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Researchers Develop Technique to Convert Atmospheric Carbon Dioxide into Batteries

March 02, 2016
MEDIA CONTACTS:
Emily Grebenstein (GW): [email protected], 202-994-3087
David Salisbury (Vanderbilt): [email protected], 615-322-NEWS
 
WASHINGTON (March 2, 2016)— An interdisciplinary team of scientists has worked out a way to make electric vehicles that are not only carbon neutral, but carbon negative, capable of actually reducing the amount of atmospheric carbon dioxide as they operate.
 
They have done so by demonstrating how the graphite electrodes used in the lithium-ion batteries that power electric automobiles can be replaced with carbon material recovered from the atmosphere.
 
The recipe for converting carbon dioxide gas into batteries is described in the paper titled “Carbon Nanotubes Produced from Ambient Carbon Dioxide for Environmentally Sustainable Lithium-Ion and Sodium-Ion Battery Anodes” published in Wednesday’s issue of the journal ACS Central Science.
 
"Our climate change solution is two fold: To transform the greenhouse gas carbon dioxide into valuable products and to provide greenhouse gas emission-free alternatives to today's industrial and transportation fossil fuel processes,” Stuart Licht, professor of chemistry at the George Washington University, said. “In addition to better batteries, other applications for the carbon nanotubes include carbon composites for strong, lightweight construction materials; sports equipment; and car, truck and airplane bodies.”
 
The unusual pairing of carbon dioxide conversion and advanced battery technology is the result of a collaboration between Dr. Licht and the laboratory of Assistant Professor of Mechanical Engineering Cary Pint at Vanderbilt University.  
 
The team adapted the Licht lab’s solar thermal electrochemical process (STEP) that produces carbon nanotubes from carbon dioxide by incorporating them into both lithium-ion batteries like those used in electric vehicles and electronic devices and low-cost sodium-ion batteries under development for large-scale applications, such as the electric grid.
 
In lithium-ion batteries, the nanotubes replace the carbon anode used in commercial batteries.  The team demonstrated that the carbon nanotubes gave a small boost to the performance, which was amplified when the battery was charged quickly. In sodium-ion batteries, the researchers found that small defects in the carbon, which can be tuned by STEP, can unlock stable storage performance that is more than three and a half times above that of sodium-ion batteries with graphite electrodes. Most importantly, both carbon-nanotube batteries were exposed to about two and a half months of continuous charging and discharging and showed no sign of fatigue.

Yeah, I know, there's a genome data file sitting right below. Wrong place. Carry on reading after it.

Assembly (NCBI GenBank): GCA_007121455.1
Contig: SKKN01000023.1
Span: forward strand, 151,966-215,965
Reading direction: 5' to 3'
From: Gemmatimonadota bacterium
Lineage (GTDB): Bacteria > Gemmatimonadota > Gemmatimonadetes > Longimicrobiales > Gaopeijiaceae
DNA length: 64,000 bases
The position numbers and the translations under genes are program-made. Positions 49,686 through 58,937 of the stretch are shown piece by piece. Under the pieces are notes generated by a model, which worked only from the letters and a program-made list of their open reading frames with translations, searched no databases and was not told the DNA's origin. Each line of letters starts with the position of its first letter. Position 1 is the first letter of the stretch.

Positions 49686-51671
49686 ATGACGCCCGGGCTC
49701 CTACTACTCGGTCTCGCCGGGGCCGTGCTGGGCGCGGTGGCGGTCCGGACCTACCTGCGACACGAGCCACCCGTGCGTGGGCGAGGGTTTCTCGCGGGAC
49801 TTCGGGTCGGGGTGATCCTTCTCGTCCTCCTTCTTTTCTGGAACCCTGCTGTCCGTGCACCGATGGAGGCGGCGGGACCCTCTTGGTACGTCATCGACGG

“This trailblazing research has achieved yet another amazing milestone with the incorporation of the carbon nanotubes produced by Stuart Licht’s STEP reduction of carbon dioxide process into batteries for electric vehicles and large scale storage,” said Michael King, chair of GW’s Department of Chemistry. “We are thrilled by this translation of basic research into potentially useful consumer products while mitigating atmospheric carbon dioxide buildup. This is a win-win for everyone.”
 
The researchers estimate that with a battery cost of $325 per kWh (the average cost of lithium-ion batteries reported by the Department of Energy in 2013), a kilogram of carbon dioxide has a value of about $18 as a battery material – six times more than when it is converted to methanol – a number that only increases when moving from large batteries used in electric vehicles to the smaller batteries used in electronics. And unlike methanol, combining batteries with solar cells provides renewable power with zero greenhouse emissions, which is needed to end the current carbon cycle that threatens future global sustainability. 
 
“This approach not only produces better batteries but it also establishes a value for carbon dioxide recovered from the atmosphere that is associated with the end-user battery cost unlike most efforts to reuse CO2 that are aimed at low-valued fuels, like methanol, that cannot justify the cost required to produce them,” Dr. Pint said.
 
Coauthors of the paper with Drs. Licht and Pint include Anna Douglas, graduate student in the interdisciplinary materials science program at Vanderbilt; Rachel Carter, graduate student in mechanical engineering at Vanderbilt; Jiawen Ren, postdoctoral associate in chemistry at GW; and Matthew Lefler, graduate student in chemistry at GW. 
 
The research was partially supported by National Science Foundation grants 1230732 and 1505830 and NSF Graduate Research Fellowship grant 1445197. 
 
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In the heart of our nation’s capital with additional programs in Virginia, the George Washington University was created by an Act of Congress in 1821. Today, GW is the largest institution of higher education in the District of Columbia. The university offers comprehensive programs of undergraduate and graduate liberal arts study, as well as degree programs in medicine, public health, law, engineering, education, business and international affairs. Each year, GW enrolls a diverse population of undergraduate, graduate and professional students from across the country and around the world.
 
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